Canada is one of the most desirable destination for international students to continue their academic journey, not only because of the high quality of many universities and colleges, the overall safety that the country provides but also because enrolling in the right academic programs could create a pathway for permanent residence (“PR”). Given the fact that studying in Canada is an expensive journey, when it comes to planning their finances to cover their studies and living costs in Canada, many study permit applicants factor in their plans working part-time or full-time when possible.
In relation to their “working-while-studying” plans study permit applicants must keep in mind probably two things. The most important one is that at the time they submit their study permit application and at the time they arrive in Canada they must be able to satisfy visa officer/CBSA officer that they have available funds to cover their tuition, transportation to and from Canada, as well as their living costs – including that of accompanying family members – without having to work at all, as per s.220 of the IRPR.
Secondly, not every study program in Canada will allow the international student to work off-campus without first obtaining a work permit. An international student can work on-campus full time provided he/she is enrolled full-time at a post-secondary designated learning institution (“DLI”) and maintains full-time status at the institution, as per s.186(f) of the IRPR. On the other hand, an international student can work part-time (max. 20 hours per week) off-campus during academic sessions or full-time during scheduled breaks if the student is enrolled full-time in a post-secondary academic, vocational, or professional training program, or a vocational training program at the secondary in Quebec, as long as the program lasts six months and leads to a degree, diploma or certificate at the DLI, pursuant to s.186(v) of the IRPR. It is worth mentioning that English or French programs as a secondary language (“ESL/FSL”) do not meet the criteria to be able to work off-campus without a work permit.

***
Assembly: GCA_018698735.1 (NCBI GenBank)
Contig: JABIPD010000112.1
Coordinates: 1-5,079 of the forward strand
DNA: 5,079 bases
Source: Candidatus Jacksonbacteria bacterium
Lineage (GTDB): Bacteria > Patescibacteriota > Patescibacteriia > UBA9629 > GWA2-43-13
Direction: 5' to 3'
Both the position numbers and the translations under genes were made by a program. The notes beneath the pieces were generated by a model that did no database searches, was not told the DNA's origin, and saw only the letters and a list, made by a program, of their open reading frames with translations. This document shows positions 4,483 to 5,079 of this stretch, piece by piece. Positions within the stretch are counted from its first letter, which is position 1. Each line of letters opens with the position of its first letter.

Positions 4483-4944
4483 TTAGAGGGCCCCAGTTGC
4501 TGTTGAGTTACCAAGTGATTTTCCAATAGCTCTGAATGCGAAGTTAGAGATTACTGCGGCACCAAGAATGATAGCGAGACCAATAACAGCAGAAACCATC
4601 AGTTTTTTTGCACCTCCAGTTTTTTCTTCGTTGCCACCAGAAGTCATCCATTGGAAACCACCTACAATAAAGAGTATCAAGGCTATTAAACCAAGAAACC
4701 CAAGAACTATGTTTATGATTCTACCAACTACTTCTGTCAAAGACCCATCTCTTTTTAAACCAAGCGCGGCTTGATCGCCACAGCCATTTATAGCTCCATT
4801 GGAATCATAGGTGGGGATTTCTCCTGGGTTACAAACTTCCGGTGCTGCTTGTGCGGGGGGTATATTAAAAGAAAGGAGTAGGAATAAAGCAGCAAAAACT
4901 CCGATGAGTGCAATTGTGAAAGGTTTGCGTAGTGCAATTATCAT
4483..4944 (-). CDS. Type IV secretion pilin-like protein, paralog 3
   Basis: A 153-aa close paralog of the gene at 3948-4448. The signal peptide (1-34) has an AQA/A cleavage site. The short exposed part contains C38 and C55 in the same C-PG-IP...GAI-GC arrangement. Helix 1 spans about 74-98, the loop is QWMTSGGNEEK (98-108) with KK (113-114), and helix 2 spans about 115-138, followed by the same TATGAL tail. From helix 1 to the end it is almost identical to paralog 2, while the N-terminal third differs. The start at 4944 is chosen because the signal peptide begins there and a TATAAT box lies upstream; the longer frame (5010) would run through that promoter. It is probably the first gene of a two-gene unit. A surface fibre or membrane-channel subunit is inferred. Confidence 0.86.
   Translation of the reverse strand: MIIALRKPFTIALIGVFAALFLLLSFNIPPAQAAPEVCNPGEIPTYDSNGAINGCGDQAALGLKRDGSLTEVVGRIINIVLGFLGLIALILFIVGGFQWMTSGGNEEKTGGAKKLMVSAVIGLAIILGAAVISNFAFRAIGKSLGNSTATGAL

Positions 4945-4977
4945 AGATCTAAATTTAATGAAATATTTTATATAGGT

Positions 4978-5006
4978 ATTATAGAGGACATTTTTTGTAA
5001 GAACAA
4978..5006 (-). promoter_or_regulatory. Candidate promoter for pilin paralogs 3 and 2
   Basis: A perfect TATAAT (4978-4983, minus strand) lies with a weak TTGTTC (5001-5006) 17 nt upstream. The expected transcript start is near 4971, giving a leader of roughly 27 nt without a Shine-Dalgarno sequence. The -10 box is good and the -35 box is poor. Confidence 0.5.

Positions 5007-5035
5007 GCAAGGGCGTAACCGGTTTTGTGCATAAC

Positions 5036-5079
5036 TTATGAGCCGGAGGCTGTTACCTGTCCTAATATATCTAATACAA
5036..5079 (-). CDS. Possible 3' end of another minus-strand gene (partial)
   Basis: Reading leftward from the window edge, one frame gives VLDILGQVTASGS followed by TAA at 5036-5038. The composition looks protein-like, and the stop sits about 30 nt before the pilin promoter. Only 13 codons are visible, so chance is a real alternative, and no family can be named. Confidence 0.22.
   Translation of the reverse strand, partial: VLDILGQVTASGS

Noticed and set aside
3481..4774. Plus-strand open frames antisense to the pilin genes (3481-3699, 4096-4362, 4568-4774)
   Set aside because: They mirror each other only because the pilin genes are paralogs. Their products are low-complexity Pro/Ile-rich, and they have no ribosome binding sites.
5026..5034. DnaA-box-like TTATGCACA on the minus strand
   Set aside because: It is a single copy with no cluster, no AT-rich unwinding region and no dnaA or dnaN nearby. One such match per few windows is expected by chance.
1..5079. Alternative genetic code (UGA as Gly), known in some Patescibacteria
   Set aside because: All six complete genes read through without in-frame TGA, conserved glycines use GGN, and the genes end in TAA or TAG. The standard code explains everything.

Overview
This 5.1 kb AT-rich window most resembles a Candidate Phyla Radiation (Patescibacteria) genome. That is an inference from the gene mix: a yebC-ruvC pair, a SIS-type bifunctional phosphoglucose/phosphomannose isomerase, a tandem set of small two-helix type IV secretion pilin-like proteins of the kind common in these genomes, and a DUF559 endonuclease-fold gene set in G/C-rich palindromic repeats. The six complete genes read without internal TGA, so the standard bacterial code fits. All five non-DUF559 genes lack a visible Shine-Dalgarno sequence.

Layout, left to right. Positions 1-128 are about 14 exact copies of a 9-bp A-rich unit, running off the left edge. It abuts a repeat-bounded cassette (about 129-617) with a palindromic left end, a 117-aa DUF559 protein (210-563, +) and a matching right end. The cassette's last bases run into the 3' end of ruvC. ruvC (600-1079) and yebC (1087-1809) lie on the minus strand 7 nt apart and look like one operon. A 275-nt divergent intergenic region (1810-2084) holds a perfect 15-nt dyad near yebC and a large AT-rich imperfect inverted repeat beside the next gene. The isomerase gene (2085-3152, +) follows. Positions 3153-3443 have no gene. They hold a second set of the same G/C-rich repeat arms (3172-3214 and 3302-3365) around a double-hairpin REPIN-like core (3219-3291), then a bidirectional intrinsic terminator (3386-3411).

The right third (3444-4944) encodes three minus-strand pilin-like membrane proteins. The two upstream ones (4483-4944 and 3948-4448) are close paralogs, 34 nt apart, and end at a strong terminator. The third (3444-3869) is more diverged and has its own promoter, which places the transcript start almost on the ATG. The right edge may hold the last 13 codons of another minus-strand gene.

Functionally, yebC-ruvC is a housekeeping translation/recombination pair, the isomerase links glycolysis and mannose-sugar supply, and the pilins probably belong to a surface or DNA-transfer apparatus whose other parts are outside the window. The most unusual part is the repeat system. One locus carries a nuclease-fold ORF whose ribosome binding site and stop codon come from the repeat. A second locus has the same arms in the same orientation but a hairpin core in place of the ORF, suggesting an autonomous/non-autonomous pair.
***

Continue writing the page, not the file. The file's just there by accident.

As a way to tackle the labour shortage that many employers are struggling with nationwide, on October 7, 2022, the Minister Sean Fraser announced new measures through a temporary public policy to tackle this problem by allowing international students to work full-time while in their academic session from November 15, 2022 to December 31, 2023. However, this apparent good news should be tread lightly to avoid potential pitfalls that could jeopardize the long term plans of international students.
The main question could be, which international students can benefit from this public policy?
First of all, this policy does not include any future international student until December 31, 2023. This policy applies only to international students who on October 7, 2022 already were in possession of a valid study permit or had submitted his/her study permit application, either for the first time or as an extension application as long as they applied before the study permit expired.
Secondly, only international students whose program of studies allowed them to work part-time (max. 20 hours) off-campus during academic sessions and enrolled full-time in their programs can benefit from this temporary public policy. Examples of international student who cannot benefit from the public policy are ESL/FSL students, part-time students, students enrolled in programs that are shorter than six months, just to mention some common examples.
Lastly, it is worth highlighting that although this public policy allows eligible international students – as described above – to work full-time off-campus during the academic sessions, it does not exempt them from complying with s.220.1(1) of the IRPR, specially subsection s.220.1(1)(b) which refer to the international student’s obligation to be actively pursuing their program of study. Several factors are taking into account by an immigration officer to assess if an international student is actively pursuing his/her course, one of which is “progress toward completion of courses”. Therefore, working more than an international student cam handle, missing classes and getting poor grades and/or failing subjects could be reasons for an immigration officer to be of the opinion that the international student is not being compliant with s.220.1(1) of the IRPR, which in turn could lead to drastic consequences such as the work permit being revoked and the international student be declared inadmissible to Canada under s.41 of the IRPA and be issued an exclusion order pursuant to s.228(1)(c)(v) of the IRPR.